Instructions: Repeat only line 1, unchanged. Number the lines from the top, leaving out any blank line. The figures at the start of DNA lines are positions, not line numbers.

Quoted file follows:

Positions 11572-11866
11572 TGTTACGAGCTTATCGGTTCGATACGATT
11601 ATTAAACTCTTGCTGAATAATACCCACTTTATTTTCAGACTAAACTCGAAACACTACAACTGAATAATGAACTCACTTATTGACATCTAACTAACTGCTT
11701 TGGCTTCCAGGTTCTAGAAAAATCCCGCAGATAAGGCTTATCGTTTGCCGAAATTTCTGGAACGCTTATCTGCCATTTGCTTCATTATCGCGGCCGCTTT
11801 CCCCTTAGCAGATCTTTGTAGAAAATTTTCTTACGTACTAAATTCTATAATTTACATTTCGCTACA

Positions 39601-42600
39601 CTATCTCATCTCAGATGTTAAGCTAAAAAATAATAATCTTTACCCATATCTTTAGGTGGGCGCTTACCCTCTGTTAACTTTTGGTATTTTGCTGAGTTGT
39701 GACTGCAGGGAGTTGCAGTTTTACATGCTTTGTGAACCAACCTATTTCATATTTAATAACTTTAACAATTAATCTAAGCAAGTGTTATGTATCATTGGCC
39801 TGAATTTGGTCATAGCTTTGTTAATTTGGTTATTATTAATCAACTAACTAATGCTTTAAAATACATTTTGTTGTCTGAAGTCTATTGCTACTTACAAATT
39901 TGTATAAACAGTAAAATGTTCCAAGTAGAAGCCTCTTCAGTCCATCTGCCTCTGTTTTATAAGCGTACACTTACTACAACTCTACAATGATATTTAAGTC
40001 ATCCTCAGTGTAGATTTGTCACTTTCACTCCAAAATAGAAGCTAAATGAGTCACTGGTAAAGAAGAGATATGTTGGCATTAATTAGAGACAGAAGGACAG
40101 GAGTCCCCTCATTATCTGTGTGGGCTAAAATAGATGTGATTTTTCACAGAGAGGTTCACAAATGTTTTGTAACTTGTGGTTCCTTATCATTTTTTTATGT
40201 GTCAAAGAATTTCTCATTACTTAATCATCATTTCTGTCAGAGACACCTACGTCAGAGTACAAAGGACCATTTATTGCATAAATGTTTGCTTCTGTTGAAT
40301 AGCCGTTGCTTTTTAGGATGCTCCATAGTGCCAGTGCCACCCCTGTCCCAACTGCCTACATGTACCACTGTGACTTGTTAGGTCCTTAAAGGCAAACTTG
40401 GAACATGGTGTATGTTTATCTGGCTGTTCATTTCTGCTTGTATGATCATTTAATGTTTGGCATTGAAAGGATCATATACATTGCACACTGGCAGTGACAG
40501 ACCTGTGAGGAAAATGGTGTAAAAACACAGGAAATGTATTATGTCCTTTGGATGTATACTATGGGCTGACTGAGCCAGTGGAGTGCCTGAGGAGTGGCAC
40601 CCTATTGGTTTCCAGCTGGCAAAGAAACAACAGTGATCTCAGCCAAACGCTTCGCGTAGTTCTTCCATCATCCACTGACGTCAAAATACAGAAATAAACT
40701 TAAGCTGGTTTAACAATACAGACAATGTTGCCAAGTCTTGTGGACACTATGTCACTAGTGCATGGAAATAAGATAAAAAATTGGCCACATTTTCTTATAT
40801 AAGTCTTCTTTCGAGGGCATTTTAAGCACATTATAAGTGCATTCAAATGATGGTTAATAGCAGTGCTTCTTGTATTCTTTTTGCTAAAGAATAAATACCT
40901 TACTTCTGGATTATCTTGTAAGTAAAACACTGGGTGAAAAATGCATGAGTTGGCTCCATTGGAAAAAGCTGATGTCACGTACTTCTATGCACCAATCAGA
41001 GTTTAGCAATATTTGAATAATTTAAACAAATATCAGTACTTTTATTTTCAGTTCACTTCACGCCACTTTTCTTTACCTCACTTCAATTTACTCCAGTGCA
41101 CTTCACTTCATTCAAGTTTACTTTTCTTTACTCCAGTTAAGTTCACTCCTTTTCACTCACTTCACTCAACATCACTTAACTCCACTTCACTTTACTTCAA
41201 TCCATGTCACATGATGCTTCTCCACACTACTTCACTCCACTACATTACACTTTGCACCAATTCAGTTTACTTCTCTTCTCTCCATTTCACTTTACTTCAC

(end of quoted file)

Positions 11572-11866